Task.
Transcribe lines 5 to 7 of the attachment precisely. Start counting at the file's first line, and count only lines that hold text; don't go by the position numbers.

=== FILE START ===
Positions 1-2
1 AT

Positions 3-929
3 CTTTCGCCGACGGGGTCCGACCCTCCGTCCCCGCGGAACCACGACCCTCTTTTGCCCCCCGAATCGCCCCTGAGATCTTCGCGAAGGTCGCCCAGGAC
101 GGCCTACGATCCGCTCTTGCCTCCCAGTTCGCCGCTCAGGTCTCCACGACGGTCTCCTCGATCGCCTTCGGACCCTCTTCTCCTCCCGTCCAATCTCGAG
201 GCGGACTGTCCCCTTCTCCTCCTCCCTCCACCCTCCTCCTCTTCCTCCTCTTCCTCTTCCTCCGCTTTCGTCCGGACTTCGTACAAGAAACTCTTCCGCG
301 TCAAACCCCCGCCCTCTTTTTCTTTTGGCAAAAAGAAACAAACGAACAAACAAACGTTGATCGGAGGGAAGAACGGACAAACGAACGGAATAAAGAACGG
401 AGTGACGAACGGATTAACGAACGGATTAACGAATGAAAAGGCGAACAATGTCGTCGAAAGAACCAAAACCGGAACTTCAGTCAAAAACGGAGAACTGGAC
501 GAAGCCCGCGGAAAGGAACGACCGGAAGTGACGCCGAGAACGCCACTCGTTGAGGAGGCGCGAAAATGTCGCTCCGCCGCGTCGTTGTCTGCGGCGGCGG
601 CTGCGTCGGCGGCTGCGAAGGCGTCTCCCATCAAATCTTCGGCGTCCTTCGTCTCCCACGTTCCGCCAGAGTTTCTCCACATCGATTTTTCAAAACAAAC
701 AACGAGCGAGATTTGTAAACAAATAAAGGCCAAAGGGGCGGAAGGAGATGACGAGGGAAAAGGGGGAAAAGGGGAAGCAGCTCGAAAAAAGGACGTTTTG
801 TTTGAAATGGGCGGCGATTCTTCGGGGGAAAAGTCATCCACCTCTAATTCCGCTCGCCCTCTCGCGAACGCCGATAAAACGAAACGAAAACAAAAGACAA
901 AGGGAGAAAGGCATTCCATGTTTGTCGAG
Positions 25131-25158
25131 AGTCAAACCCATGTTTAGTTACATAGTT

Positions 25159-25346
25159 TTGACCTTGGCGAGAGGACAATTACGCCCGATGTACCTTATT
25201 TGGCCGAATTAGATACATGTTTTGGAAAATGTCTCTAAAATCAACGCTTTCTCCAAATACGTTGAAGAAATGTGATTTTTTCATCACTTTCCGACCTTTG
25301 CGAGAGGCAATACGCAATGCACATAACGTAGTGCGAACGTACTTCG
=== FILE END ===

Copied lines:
101 GGCCTACGATCCGCTCTTGCCTCCCAGTTCGCCGCTCAGGTCTCCACGACGGTCTCCTCGATCGCCTTCGGACCCTCTTCTCCTCCCGTCCAATCTCGAG
201 GCGGACTGTCCCCTTCTCCTCCTCCCTCCACCCTCCTCCTCTTCCTCCTCTTCCTCTTCCTCCGCTTTCGTCCGGACTTCGTACAAGAAACTCTTCCGCG
301 TCAAACCCCCGCCCTCTTTTTCTTTTGGCAAAAAGAAACAAACGAACAAACAAACGTTGATCGGAGGGAAGAACGGACAAACGAACGGAATAAAGAACGG